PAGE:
As we all know by now, Peter Jackson chose to shoot The Hobbit at 48 frames per second, double the traditional frame rate for movies. People who've seen the film projected with a higher frame rate have described it as distracting, unreal, or even fake-looking. At the very least, it takes some getting used to--when I saw the movie, the highly-saturated, high-contrast lighting took me quite a while to adjust to.
Wired co-founder Kevin Kelly recently spoke to John Knoll, the co-creator of Photoshop and an Oscar-winning visual effects director, about the reasons behind the audience's mostly negative reaction to 48fps filmmaking. Knoll put forth a theory I hadn't heard before:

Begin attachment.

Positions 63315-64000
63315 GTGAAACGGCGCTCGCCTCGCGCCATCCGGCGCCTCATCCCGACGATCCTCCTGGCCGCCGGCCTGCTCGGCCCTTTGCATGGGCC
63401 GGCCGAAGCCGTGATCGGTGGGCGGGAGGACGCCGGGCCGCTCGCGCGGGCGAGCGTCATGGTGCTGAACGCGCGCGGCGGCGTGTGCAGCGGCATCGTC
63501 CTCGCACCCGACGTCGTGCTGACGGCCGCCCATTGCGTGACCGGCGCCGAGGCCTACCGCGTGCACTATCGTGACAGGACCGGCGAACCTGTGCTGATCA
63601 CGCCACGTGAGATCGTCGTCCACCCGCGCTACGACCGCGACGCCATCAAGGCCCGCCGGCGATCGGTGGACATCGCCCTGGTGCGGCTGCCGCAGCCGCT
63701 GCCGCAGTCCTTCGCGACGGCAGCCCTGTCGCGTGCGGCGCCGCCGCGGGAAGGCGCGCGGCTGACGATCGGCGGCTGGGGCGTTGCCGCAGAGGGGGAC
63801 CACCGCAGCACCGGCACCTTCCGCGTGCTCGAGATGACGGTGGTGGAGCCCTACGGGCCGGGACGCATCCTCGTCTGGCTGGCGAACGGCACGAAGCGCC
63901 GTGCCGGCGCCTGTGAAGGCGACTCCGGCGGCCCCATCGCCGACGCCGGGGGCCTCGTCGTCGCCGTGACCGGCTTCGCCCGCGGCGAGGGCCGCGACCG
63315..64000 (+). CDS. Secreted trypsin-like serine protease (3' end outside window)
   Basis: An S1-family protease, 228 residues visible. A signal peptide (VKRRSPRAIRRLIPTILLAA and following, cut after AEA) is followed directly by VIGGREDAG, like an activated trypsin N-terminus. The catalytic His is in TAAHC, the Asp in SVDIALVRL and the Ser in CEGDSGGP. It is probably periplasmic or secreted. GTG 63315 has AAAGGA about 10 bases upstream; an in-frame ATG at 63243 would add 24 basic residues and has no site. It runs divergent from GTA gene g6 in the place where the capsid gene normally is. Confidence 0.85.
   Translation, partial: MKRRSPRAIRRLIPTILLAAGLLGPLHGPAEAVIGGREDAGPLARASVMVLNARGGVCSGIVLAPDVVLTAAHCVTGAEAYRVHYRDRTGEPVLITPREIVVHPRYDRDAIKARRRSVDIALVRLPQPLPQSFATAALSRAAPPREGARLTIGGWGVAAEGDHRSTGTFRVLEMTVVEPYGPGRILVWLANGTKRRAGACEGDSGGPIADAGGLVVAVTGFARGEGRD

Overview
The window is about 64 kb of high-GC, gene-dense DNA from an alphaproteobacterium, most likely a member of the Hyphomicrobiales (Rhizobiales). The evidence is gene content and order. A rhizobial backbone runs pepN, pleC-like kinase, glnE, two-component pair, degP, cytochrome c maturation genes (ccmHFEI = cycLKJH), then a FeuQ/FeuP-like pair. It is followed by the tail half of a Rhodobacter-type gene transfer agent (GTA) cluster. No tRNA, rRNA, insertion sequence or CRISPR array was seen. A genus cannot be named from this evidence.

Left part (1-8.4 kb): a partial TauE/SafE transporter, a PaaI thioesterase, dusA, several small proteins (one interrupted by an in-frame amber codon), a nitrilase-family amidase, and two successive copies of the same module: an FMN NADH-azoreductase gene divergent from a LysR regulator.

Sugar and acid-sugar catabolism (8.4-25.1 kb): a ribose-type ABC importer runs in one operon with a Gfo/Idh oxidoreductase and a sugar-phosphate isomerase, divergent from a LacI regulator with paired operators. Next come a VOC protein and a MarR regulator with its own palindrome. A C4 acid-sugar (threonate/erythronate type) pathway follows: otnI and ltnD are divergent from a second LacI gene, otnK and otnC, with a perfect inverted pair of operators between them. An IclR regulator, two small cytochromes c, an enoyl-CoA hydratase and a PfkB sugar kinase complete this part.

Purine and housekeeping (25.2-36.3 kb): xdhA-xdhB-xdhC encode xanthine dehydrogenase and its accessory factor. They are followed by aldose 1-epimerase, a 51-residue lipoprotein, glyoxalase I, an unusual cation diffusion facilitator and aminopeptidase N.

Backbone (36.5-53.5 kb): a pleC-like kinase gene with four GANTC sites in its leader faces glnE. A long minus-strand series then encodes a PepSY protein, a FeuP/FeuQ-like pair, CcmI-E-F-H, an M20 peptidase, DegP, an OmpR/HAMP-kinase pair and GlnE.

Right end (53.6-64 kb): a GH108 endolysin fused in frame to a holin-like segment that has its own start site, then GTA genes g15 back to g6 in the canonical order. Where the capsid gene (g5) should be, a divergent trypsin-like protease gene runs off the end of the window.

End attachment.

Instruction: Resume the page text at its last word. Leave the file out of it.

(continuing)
The text-book reason filmmakers add makeup to actors and then light them brightly is that film is not as sensitive as the human eye, so these aids compensated for the film's deficiencies of being insensitive to low light and needing the extra contrast provided by makeup. These fakeries were added to "correct" film so it seemed more like we saw.
The not-exactly-an-interview is worth reading if you're interested in either the history or future of filmmaking. I found Knoll's insights into the differences between lighting exterior and interior lighting particularly enlightening.